Elaine Jardine of the Tioga County Planning Department (seated in the audience) shared with the Spencer Village Board information on New York’s new cannabis law. All municipalities in New York must vote by Dec. 31 whether to allow a retail cannabis business to open within their boundaries.

Elaine Jardine of the Tioga County Planning Department (seated in the audience) shared with the Spencer Village Board information on New York’s new cannabis law. All municipalities in New York must vote by Dec. 31 whether to allow a retail cannabis business to open within their boundaries.

 

One large topic of the evening at the Aug. 30 meeting of the Spencer Village Board of Trustees was a presentation by Elaine Jardine, Tioga County Planning Director. She shared information with the board on the new New York State marijuana law, including the fact that—whichever option the board choses—village residents can petition to have the decision reversed. 

Like all municipalities, the village must decide by Dec. 31 whether it will opt in or out on allowing retail sales, on-site use, or some combination of the two. Some of the key points that Jardine made include the rights of the public to request a permissive referendum, regardless of what the board decides. 

If the board decides to opt out, then the public can carry a petition to have the public vote on having the board opt in, to enable the public to purchase marijuana locally. Conversely, the public can ask via petition, if the board does opt in, for the board to opt out if it does not want a retail establishment or on-site-use business in the village.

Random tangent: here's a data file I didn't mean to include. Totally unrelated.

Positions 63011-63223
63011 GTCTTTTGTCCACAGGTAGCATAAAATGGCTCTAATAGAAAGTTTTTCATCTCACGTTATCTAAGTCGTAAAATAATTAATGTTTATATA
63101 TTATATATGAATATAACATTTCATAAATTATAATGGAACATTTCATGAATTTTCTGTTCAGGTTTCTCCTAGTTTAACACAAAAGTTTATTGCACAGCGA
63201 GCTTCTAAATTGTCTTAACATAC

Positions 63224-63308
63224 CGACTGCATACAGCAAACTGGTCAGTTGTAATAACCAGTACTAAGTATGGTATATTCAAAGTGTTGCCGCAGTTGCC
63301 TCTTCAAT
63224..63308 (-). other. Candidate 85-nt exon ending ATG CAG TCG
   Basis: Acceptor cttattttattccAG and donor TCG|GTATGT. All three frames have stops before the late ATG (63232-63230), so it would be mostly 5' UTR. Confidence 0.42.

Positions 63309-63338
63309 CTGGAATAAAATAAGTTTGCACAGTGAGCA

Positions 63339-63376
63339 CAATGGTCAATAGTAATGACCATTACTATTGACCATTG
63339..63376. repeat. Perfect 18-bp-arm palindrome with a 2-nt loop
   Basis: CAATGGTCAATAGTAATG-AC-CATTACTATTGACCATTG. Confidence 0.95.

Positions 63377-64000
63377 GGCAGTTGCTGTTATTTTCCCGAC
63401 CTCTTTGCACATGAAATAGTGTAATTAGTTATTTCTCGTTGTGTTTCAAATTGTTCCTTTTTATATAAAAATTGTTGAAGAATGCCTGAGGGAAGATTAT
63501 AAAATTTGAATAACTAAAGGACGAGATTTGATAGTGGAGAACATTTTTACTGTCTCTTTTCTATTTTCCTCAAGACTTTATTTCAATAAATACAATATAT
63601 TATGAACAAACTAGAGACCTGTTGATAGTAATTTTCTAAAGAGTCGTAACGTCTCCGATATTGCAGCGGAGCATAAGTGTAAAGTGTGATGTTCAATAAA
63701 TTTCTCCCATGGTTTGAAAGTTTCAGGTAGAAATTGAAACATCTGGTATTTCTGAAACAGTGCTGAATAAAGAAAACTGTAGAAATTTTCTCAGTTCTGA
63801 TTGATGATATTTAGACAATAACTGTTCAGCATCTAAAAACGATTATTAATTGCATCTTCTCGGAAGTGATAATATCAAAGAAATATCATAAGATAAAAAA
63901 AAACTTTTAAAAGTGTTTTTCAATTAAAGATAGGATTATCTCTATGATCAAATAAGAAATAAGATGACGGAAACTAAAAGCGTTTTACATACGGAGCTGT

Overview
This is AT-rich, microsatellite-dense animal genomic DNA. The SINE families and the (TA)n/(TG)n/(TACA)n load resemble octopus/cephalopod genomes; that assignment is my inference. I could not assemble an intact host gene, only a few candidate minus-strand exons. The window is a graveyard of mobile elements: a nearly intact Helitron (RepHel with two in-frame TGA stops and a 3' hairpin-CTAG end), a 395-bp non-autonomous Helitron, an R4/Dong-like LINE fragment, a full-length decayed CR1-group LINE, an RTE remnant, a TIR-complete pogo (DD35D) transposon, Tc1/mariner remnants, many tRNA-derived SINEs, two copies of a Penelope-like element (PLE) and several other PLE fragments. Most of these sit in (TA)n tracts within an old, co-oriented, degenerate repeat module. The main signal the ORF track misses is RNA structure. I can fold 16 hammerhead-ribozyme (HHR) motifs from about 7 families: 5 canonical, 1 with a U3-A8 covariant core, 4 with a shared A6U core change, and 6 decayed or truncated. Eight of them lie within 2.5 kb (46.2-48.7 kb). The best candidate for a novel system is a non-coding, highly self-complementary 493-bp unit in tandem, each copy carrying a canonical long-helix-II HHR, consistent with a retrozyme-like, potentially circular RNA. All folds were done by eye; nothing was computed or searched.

Petitions must be turned in within 30 days of any board vote and signed by 20 percent of the qualified voters. In addition, the board itself can ask for a permissive referendum. Irene Graven, Village Attorney, told the board that if the board calls for a permissive referendum, that is the easiest way to do it. 

Jardine explained that the procedure for the village and the town is different, so it gets confusing. She also noted that the board should not expect much tax revenue for the village, since Spencer is so close to the Pennsylvania border. 

Another point is that if the town opts out but the village opts in, the town will get a percentage of whatever tax revenue does come to the village. As for a cannabis-consumption “lounge,” Jardine said that there is little data or experience with this kind of business. 

Spencer Village Police Chief Michael Monteiro asked if a lounge proprietor would be held legally liable, as a bar owner is, if someone consumes cannabis on their property, drives away impaired, and then hits or kills someone. Jardine said she did not know. 

After listening to Jardine’s presentation, the board agreed to take a vote in October so there would be adequate time for citizens to carry a petition within the 30 days allowed, if it wants to. 

Several trustees at the Spencer Village Board meeting on Aug. 30 reversed their positions on the marijuana law from the previous month, including the mayor. Previously, with the exception of Trustee Tim Goodrich, most of them had been opposed to opting in to the municipal marijuana law. 

Following the cannabis law discussion at the meeting, the board agreed to vote on a cannabis resolution at the October meeting.

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